Lose Your Head: Berlin Review

A dangerous love story between strangers, set in Berlin’s gay underground, plays out with all the subtlety of a comic strip.

A holiday of casual gay sex, drugs and disco turns to horror against the backdrop of swinging Berlin.

BERLIN -- A confused thriller that takes far too long identifying itself as such, Lose Your Head follows the reckless Berlin holiday of a young Spaniard addicted to playing with fire, despite being warned what can happen.  Co-directed by Stefan Westerwelle (Detlef) and Patrick Schuckmann, this German indie has little to recommend it after its laid-back opening establishes characters and location. The naïve young hero in search of fun loses sympathy scene by scene, until few viewers will finally care whether he’s the victim of a serial killer, or a bad drug trip. Shot in accented English, lingua franca for the international characters, the film should find some support from gay audiences thanks to its morbid sexual undertones and a few hot bed scenes.

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When he first arrives in summertime Berlin, having just broken up with his boyfriend back home in Madrid, Luis is a wide-eyed mop-head entranced with street freaks and party people. He gets into his first disco by disowning his friends and pretending to accompany a beautiful girl. They share a potent line of white powder that sends Luis’s head spinning. The next day he finds himself trapped in her apartment until an efficient fireman helps him climb out a window.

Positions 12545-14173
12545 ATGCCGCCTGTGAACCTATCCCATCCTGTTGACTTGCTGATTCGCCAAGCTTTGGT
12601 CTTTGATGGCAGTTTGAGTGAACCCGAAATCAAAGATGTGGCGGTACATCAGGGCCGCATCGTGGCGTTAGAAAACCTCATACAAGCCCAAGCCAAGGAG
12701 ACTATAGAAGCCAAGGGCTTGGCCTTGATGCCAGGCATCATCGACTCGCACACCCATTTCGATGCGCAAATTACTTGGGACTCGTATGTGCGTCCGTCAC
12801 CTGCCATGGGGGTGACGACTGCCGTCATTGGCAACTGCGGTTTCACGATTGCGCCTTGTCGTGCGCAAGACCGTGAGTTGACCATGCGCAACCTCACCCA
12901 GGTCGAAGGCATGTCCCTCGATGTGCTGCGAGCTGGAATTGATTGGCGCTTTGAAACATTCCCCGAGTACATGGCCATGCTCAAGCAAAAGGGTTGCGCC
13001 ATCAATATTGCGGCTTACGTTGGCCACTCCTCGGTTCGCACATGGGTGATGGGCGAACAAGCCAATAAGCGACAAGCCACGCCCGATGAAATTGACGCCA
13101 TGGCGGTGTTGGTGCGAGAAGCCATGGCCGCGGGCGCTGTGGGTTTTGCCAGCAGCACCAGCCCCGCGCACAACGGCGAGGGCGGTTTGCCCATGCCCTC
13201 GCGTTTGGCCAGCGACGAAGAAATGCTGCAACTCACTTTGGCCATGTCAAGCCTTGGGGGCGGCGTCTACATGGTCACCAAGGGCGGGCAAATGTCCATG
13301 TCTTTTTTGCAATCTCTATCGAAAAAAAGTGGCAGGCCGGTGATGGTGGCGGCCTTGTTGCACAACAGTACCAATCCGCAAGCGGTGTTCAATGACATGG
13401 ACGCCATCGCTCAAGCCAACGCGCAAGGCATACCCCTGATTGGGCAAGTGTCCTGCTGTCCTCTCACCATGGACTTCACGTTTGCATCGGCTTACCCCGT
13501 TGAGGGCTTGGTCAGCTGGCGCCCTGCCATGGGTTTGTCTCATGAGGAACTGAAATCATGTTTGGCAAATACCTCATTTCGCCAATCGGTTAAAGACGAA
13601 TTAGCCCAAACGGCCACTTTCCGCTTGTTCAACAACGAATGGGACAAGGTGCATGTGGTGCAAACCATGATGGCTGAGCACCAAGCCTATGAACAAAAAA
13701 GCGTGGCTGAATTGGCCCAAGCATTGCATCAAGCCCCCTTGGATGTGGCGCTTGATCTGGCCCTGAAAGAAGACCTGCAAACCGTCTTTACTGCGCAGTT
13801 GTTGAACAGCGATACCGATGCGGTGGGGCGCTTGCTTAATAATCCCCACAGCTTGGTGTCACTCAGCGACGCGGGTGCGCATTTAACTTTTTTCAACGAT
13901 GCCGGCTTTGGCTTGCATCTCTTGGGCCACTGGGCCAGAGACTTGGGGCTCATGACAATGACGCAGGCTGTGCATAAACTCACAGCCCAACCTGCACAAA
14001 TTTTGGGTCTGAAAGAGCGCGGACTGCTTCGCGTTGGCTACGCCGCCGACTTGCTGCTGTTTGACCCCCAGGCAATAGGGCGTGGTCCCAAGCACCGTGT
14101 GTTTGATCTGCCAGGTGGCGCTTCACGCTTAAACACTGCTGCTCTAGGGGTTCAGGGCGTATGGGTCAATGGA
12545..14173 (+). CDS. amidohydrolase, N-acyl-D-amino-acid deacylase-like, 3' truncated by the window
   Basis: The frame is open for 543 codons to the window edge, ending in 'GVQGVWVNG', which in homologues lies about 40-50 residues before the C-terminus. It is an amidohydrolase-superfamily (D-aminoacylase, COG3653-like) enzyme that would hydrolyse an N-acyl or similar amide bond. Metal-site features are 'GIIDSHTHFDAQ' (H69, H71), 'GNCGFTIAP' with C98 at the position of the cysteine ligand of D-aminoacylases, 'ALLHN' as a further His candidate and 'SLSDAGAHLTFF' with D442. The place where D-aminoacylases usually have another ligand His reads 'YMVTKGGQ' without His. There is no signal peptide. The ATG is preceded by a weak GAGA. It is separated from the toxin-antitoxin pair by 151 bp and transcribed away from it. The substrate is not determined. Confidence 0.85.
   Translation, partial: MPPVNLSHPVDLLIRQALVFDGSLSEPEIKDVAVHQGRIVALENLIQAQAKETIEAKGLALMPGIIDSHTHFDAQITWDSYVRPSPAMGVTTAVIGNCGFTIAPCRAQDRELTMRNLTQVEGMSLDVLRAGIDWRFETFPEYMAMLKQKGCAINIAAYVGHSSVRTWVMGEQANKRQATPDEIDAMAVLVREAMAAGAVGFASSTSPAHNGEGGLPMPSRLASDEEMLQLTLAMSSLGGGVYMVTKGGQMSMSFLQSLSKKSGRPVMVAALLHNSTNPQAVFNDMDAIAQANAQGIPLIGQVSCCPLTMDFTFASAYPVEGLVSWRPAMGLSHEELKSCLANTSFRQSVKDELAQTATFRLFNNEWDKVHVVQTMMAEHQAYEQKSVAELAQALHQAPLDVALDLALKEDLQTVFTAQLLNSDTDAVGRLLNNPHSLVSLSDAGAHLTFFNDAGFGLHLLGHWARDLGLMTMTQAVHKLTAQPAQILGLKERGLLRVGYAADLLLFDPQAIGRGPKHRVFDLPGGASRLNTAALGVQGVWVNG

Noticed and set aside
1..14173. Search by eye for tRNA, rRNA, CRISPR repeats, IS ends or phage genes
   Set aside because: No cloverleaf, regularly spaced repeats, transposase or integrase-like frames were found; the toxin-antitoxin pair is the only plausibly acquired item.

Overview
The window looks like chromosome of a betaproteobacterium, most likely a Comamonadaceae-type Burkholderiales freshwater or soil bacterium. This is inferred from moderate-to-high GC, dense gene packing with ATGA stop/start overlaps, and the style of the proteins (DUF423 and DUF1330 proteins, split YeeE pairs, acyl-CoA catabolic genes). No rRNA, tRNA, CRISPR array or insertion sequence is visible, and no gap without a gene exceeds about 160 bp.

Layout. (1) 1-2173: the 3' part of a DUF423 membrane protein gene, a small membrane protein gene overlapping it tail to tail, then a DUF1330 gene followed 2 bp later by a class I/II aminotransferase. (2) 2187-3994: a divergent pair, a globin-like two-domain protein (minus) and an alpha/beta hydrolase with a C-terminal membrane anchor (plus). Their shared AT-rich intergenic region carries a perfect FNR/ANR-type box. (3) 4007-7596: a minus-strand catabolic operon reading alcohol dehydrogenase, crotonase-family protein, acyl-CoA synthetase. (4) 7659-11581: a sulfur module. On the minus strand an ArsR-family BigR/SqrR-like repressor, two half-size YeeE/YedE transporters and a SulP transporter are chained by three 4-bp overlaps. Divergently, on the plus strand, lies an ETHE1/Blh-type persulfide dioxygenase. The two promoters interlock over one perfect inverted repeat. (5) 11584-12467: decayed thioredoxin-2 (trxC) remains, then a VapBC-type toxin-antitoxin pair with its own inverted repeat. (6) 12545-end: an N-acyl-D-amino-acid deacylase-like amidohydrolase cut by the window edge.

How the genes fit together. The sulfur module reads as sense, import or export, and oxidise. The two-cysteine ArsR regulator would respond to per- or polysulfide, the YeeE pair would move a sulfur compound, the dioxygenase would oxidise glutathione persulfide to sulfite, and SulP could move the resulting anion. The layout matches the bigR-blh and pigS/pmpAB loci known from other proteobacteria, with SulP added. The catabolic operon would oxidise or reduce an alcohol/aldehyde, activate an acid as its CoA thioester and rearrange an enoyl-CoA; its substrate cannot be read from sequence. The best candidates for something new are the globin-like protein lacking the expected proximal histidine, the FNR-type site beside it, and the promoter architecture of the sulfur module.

At a street party he meets and falls under the spell of the enigmatic, probably sadistic Viktor (Yugoslav actor Marko Mandic.) After Viktor tosses him in the river and nearly drowns him, Luis falls instantly in love. Meanwhile he meets a stunning Greek girl desperately searching for her missing brother, who looks a lot like him and who may be Viktor's ex.  Is Viktor a maniac or not? That is the fatal question Luis can’t answer, until the film nosedives into its own separate reality.

On the positive side of the ledger is the fluid if perpetually underlit camerawork that suggests more than it shows, and Mandic's unpredictable, riveting performance.

Venue: Berlin Film Festival (Panorama), Feb. 8, 2012.

Production company: Mutter-Film

Cast: Fernando Tielve, Marko Mandic, Sesede Terziyan, Stavros Yagulis, Samia Chancrin, Jonas Berami

Directors: Stefan Westerwelle, Patrick Schuckmann

Screenwriter: Patrick Schuckmann

Producers: Patrick Schuckmann, Michael Schuckmann

Director of photography: Julia Daschner

Production designers: Janina Niemesch, Maria Fechner

Costumes: Catia Sofia Pereira Garcia

Editor: Ute Schall

Music: Freedarich, Touchy Mob

107 minutes.